In what looks like an attempt to clear up any ambiguity about disclosure requirements, the FTC published a lengthy Q&A/FAQ type article in September 2017 which addressed many questions about the FTC Endorsement Guidelines. Worth a read and worth bookmarking for reference.
TIP: Know how to properly disclose your relationship with sponsors. For the most updated information on guidelines, visit FTC.gov. Seek legal guidance for any questions on disclosure requirements.
Stupid Sponsor Games
Just as influencers may play games with disclosures, some advertiser sponsors can also be a bit questionable in their practices, too.
Here's an example. The hobby blogger that I mentioned earlier often receives sponsorship offers for products. One potential sponsor asked him to purchase the product on Amazon and then they would reimburse him for the cost. Why would they ask him to do that? The sponsor knows that verified purchase reviews on Amazon carry more weight with buyers. Is this truly a "verified" purchase? I think not.
Other sponsors are just plain ignorant of how the influencer marketing game works. They think that an influencer will automatically know what to do. Some of the offers that I've seen sent to others are just plain confusing. Do they want a blog post written? A review on Amazon? Mentions on Facebook or Twitter? Others, like the "verified" purchase on Amazon example illustrates, require a lot of jumping through hoops. Some offers, usually from ad agencies, were just full of ad-speak that even I didn't understand as an advertising veteran.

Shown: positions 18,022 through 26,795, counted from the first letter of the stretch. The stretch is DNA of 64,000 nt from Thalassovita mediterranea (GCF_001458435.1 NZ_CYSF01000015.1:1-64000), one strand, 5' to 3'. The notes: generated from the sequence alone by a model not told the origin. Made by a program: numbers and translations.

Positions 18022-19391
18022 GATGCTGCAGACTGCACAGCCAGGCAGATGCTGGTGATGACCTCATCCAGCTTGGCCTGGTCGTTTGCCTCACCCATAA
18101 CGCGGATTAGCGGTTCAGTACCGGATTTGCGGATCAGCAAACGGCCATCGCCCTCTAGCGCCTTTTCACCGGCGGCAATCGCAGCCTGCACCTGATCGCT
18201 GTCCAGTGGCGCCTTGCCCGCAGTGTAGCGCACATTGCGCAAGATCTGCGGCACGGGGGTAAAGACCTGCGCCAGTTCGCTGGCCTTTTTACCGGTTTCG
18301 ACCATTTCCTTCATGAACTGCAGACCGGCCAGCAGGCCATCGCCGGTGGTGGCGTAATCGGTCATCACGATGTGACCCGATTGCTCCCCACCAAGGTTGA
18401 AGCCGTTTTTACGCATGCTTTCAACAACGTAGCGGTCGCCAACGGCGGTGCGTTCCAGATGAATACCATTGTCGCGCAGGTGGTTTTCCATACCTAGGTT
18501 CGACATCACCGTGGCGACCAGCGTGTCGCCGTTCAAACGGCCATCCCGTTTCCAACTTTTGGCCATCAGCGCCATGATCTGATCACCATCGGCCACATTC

TIP: If you don't understand what the sponsor wants you to do, ask! And if those efforts seem questionable, carefully evaluate if participating could damage your reputation along with theirs. If it would, take a pass.
Your Influencer Package
Before you start being an influencer, you need to assemble your influencer "package." That package would include an inventory of what you bring to the relationship and the opportunity. These items could include: